The Last Mrs. Parrish by Liv Constantine (just released this month!) brings to us a psychological thriller / drama written in romance genre style. Intrigued yet? This might be the book for you!
The tale is separated into two parts, the first follows the story of Amber who comes from small town somewhere, and is sick of being a nobody. Entangling herself into the lives of Daphne and Jackson Parrish, she is determined to become indispensable to the pair; a best friend turned sister to Daphne and Jackson’s one true love. Amber has ambition and no one will stop her cool calculating journey from a being nobody to being the privileged Parrish wife.
All seems to be on track to make Amber the most devastating seductress there is, until part two of the book deals us with Daphne’s account of her all too perfect life and a deep secret that will unravel the reader’s preconceived perceptions.
Liv Constantine is actually the pen name for sisters Lynne and Valerie Constantine and in many ways this helps the story progress from two points of view. Their writing styles are distinct and therefore Amber and Daphne’s narratives read differently. The twist in the plot is an excellent example of creative story-telling and certainly the psychological intrigues serve to deliver a timely and destructive revenge.
Without revealing too many details, there was a time in reading this book that the story started to lose me. Granted, I do understand the need to read as a form of escapism and certainly, this book offers such revelries. However, I could not help but doubt the actions of both female characters in this story, particularly with regard to Jackson Parrish and particularly with regard to dealing with the forms of abuse and violence directed at them. My feminist side wanted to raise her fist, fly a flag and burn a bra or two. I also wonder what the chances were that Daphne was surrounded by both a narcissist and a sadistic sociopath? Apparently it’s just her luck.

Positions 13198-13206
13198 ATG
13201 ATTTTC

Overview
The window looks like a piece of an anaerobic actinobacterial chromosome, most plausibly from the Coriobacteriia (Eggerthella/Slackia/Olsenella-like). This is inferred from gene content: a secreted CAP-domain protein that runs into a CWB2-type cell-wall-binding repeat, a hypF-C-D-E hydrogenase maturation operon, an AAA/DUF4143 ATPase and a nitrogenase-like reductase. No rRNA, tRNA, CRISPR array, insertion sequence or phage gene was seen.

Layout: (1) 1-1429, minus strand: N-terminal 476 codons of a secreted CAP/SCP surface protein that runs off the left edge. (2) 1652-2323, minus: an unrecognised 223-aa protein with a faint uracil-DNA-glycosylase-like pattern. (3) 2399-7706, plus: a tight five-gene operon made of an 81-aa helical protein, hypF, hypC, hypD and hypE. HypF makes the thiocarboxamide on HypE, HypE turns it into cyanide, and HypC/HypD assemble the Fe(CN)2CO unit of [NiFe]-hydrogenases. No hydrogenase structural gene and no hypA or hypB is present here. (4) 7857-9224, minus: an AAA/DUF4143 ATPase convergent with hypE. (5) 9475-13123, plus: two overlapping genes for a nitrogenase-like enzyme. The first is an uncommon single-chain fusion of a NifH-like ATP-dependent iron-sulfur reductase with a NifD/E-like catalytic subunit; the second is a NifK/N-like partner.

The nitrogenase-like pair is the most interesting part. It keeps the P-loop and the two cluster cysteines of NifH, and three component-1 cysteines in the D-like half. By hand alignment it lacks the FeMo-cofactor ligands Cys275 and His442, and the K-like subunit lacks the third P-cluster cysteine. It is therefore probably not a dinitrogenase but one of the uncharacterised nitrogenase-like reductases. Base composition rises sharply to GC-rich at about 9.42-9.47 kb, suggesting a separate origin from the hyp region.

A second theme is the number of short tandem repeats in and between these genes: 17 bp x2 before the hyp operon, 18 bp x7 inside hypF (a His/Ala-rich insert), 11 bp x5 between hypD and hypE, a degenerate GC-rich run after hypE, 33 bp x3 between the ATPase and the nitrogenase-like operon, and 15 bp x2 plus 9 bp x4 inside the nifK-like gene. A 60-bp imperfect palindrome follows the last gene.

Likewise, I believe it was actually best-selling author Anne Rice who called into question the motivations of antagonists (I have no idea or good authority that this was actually Anne Rice, but I think it was on many of the chat rooms she’s visited that this came up). As (possibly) Anne Rice points out, readers often will not take for granted that someone is just evil or wants true power, instead readers want to know why. I think that this is where this book may have slightly undone for me. I never truly got a clear picture of why it is that Amber was intent on gaining her privilege to the absolute destruction of all. Nor do I understand the nature of the other antagonist in this book (who I’ll leave for you to read about), who seems to be a complete nut-job but with no picture of why.
Perhaps you as a reader do not care, for me though, the combination of uncertainty over these motivations with the lack of action on the part of Daphne in particular, left me feeling that the book read more into the romance style of writing than the thriller genre. But hey, what do I know, am I a published author?…no!
I will say that the story-telling value of this novel is definitely page-turning and that toward the end of the book I did enjoy the overall outcome.
Give this a read and let me know what you think.